Why Hakeem Jeffries may be Cuomo's guy in the House
Andrew Cuomo may soon have a new ally in the New York congressional delegation.
Last month, when the governor was aggressively pushing for expansion of the state's DNA database to include information even on low-level offenders like turnstile-jumpers, he acceded to exactly one exception: first-time misdemeanor marijuana offenders.
It was a small but signficant nod to opponents of the city's stop-and-frisk policy, and the legislator poised to claim the most credit for Cuomo's concession was Assemblyman Hakeem Jeffries of Brooklyn.
Jeffries, who is running for Congress, and Cuomo have developed a mutually beneficial working relationship in their relatively short time together in the Capitol, with Cuomo often considering Jeffries' legislative prerogatives, and Jeffries, in turn, providing Cuomo vocal support from within the legislature's black and Latino caucus.
With longtime congressman Ed Towns dropping his bid for re-election, Jeffries has become the prohibitive front-runner to replace him.
Jeffries has staked out a more progressive profile than Cuomo, demonstrated by his enthusiastic support from unions and the Working Families Party, which still view Cuomo with considerable skepticism. But the two officials share plenty of common ground, and on the big issues, Jeffries has been a reliable ally of the governor.
In December, Jeffries offered strong support for the governor's tax compromise and praised the economic aid he delivered to Brooklyn. Last month, despite being the Assembly sponsor of a bill for nonpartisan redistricting, he refrained from criticizing Cuomo when the governor went back on a pledge to veto lines drawn by the legislature. (Jeffries voted against the bill, but kept virtually silent while his Democratic counterparts in the State Senate—his putative allies in the fight for redistricting refrom—screamed bloody murder.)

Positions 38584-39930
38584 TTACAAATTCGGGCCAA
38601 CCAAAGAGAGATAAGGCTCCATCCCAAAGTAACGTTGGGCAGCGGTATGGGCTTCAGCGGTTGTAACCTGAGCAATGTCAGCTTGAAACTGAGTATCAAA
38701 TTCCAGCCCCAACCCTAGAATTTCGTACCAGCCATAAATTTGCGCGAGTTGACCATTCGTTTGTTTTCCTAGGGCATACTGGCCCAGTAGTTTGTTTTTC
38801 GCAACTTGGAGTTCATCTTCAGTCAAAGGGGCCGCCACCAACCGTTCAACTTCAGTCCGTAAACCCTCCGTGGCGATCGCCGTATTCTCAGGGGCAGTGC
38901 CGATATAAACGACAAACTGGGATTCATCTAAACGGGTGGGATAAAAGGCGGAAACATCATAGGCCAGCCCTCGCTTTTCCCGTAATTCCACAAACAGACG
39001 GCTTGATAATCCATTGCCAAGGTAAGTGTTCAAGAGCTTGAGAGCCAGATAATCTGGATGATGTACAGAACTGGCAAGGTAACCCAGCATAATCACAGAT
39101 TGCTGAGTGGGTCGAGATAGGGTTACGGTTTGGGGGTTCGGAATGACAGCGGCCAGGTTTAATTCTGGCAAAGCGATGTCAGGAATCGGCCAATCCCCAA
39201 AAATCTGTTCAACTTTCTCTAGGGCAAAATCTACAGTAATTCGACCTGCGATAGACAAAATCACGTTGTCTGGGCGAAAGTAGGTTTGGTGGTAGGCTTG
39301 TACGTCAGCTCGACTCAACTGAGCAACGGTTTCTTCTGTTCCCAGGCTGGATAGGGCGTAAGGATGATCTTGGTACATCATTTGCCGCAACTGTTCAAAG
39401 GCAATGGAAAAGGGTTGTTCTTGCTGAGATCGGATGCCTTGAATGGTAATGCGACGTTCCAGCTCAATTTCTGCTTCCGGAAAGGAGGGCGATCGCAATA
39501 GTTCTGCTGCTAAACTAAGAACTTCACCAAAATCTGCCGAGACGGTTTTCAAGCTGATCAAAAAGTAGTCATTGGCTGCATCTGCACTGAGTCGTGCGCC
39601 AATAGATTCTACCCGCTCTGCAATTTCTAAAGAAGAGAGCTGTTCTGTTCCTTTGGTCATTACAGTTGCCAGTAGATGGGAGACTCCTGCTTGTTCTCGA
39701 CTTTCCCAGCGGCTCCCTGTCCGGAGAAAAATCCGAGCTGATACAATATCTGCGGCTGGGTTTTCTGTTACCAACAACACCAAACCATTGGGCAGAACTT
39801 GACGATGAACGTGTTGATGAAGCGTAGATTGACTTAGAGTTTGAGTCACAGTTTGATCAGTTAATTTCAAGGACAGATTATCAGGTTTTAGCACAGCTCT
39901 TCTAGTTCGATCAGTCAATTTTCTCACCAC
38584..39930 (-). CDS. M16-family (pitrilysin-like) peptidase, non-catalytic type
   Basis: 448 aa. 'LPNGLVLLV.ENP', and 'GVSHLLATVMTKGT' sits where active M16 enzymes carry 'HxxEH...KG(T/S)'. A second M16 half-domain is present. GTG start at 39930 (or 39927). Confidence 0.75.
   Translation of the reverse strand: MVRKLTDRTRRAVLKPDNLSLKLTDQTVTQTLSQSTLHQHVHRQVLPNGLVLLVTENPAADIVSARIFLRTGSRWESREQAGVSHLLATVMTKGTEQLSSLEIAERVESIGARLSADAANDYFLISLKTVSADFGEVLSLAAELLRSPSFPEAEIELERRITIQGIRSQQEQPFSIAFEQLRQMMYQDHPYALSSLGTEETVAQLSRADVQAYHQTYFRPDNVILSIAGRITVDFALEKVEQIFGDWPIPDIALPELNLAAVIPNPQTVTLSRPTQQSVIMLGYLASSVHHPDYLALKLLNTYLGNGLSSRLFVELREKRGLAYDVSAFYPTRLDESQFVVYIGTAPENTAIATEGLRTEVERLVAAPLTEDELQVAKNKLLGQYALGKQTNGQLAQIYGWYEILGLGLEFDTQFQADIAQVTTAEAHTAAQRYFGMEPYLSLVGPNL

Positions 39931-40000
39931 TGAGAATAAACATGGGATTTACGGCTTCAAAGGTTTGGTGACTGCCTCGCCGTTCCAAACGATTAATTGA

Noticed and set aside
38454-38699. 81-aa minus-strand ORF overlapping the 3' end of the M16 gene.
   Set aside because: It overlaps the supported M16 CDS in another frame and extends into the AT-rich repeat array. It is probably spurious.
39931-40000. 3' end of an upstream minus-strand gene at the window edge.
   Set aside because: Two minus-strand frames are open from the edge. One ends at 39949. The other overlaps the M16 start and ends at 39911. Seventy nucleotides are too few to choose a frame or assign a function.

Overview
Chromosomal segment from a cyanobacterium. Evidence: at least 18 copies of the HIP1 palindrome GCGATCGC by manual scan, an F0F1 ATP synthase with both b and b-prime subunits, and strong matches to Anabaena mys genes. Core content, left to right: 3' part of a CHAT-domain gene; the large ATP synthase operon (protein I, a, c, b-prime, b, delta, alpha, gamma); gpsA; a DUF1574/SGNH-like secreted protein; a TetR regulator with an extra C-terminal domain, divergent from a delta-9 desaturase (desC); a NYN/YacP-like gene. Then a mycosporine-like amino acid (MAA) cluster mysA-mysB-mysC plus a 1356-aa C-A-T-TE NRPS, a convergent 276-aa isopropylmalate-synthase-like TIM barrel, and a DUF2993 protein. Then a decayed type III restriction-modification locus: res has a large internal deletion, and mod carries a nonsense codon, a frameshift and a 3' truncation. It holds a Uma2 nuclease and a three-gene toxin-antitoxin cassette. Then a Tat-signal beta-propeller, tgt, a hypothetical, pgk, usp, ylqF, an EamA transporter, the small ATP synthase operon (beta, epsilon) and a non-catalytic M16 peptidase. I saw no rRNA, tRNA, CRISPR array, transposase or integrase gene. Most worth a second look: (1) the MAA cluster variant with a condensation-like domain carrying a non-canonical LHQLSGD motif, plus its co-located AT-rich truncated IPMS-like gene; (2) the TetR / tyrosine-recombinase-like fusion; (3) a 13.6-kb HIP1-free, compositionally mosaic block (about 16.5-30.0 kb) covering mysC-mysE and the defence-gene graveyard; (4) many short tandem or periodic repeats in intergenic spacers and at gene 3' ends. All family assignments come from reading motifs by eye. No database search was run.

The affection appears to be mutual. Cuomo, a former federal housing secretary and possible future presidential candidate, appointed Jeffries to the Economic Development and Labor Committee of his transition team.
Only two members of Congress were included among the dozens of elected officials and business leaders: Nydia Velazquez, who was a co-chair, and Peter King, a Republican, who was on the Public Safety Committee.
Cuomo's friend, former boss and 2010 campaign finance chair, Andrew Farkas, who is often seen as a proxy for Cuomo's support, gave $1,000 to Jeffries' campaign committee in December. Jeffries has also gotten significant financial support from Cuomo's allies in the charter-school movement.
Interestingly, Ed Towns, who Jeffries is running to replace, was arguably one of the most Cuomo-friendly members of the delegation until now. His son Daryl provided a relatively early endorsement of Cuomo's campaign for attorney general in 2006, when some black officials still smarting from Cuomo's primary challenge to Carl McCall in the governor' s race four years earlier. And the elder Towns switched his support to Cuomo a few weeks later, after initially backing Charlie King, the only African-American in the race. (Cuomo picked Daryl to be housing commissioner last year, despite a D.U.I. arrest which effectively disqualified him from contention for his father's congressional seat.)
Jeffries performed a similar function for Cuomo in 2010. The assemblyman helped introduce Cuomo to black voters in Brooklyn when the aspiring governor made an appearance at Brown Memorial Baptist Church in Brooklyn with McCall, in an effort to drum up turnout in the minority community. And it was Jeffries who introduced Cuomo's choice for lieutenant governor, Rochester mayor Bob Duffy, at the nominating convention, providing Cuomo some cover from minority groups that were upset at the ticket's lack of diversity.
That introduction led to criticism from Jeffries' remaining opponent for the Towns seat, Councilman Charles Barron. Barron has said that Cuomo and Brooklyn Democratic boss Vito Lopez are Jeffries' "two daddies."
In response to request for comment, Jeffries spokeswoman Lupe Todd emailed the following statement: “Gov. Cuomo is a strong and effective leader and Assemblyman Jeffries views him as both a partner and friend. They have worked closely together on progressive income tax reform, strengthening rent regulations, creating a jobs program for inner city at-risk youth and more. During the remainder of the legislative session, the assemblyman looks forward to working with Governor Cuomo and his administration on issues of social and economic justice, particularly as it relates to reform of the criminal justice system.”
Cuomo's office declined to comment.